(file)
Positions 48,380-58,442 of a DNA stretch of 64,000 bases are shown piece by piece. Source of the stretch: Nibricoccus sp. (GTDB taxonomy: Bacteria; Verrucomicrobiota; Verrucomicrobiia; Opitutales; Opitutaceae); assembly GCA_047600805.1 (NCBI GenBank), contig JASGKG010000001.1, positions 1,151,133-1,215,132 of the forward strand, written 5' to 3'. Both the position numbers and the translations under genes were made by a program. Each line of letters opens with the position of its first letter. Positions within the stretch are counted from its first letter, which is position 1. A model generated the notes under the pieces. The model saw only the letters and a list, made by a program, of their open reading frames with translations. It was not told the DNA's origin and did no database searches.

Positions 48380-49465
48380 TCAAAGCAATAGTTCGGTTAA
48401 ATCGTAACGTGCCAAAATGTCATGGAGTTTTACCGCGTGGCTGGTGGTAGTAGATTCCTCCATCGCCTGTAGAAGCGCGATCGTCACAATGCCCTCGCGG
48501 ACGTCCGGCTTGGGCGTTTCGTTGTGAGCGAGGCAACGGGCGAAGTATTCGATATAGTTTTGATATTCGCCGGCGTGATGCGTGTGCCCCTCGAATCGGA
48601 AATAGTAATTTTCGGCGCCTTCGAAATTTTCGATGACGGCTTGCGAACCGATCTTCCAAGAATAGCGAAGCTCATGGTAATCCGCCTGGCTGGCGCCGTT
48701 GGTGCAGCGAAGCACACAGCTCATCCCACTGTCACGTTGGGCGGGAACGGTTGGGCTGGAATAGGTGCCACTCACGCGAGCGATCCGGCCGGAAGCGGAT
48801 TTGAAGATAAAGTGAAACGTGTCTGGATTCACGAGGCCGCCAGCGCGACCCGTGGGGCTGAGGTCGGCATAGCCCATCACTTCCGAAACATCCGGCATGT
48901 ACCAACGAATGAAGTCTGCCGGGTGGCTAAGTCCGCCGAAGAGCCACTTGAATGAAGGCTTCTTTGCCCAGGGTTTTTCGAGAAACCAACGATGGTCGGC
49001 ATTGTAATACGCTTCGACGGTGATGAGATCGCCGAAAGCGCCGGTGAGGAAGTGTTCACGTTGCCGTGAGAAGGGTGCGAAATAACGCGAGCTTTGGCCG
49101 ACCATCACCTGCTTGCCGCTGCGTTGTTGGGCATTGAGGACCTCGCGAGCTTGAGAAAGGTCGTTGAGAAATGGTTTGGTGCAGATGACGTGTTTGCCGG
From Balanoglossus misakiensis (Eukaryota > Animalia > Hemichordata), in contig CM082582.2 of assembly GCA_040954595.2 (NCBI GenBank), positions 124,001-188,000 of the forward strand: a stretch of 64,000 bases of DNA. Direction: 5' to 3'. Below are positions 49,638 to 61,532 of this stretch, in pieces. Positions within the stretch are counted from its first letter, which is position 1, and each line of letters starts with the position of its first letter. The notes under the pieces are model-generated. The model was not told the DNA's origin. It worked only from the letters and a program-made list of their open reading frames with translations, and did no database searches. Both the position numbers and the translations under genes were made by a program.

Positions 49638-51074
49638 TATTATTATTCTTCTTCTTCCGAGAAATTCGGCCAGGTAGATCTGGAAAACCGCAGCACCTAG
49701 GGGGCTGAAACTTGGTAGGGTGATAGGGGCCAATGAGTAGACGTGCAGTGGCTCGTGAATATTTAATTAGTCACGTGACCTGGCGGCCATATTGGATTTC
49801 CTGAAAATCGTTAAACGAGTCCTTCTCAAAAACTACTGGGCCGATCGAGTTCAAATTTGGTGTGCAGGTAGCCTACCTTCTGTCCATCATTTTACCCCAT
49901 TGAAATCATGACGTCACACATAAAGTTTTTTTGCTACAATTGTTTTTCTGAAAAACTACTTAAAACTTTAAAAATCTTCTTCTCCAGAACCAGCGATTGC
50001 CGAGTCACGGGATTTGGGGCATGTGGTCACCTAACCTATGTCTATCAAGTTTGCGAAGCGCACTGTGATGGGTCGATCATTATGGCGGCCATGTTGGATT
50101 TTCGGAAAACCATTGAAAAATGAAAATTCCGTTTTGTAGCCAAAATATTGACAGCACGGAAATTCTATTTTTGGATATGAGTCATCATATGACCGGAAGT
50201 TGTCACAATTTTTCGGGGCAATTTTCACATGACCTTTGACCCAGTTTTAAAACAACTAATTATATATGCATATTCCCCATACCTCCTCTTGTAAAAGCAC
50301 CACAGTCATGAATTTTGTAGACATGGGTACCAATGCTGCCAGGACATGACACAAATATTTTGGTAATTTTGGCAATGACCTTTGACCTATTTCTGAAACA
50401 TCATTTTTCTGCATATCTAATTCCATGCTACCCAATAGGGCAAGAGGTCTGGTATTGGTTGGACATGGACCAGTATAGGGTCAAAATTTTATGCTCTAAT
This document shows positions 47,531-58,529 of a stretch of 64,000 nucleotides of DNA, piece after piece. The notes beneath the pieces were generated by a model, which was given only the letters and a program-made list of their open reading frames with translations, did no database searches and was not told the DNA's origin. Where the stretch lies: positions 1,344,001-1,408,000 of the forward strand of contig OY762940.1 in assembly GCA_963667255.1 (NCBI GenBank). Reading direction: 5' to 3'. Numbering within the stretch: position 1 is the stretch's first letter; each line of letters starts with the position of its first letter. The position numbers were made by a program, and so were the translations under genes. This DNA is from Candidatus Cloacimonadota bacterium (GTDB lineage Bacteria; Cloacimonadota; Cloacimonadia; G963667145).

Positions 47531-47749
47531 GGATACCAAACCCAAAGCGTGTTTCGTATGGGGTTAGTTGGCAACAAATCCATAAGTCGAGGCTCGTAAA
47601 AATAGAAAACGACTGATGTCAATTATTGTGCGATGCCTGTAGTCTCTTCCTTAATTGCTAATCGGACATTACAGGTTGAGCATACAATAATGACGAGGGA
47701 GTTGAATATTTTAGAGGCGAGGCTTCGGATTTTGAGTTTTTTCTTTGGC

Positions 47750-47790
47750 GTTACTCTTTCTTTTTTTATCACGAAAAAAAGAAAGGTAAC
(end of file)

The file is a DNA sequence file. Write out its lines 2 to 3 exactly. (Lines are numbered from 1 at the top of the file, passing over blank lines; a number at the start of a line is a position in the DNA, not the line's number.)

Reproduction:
Positions 48380-49465
48380 TCAAAGCAATAGTTCGGTTAA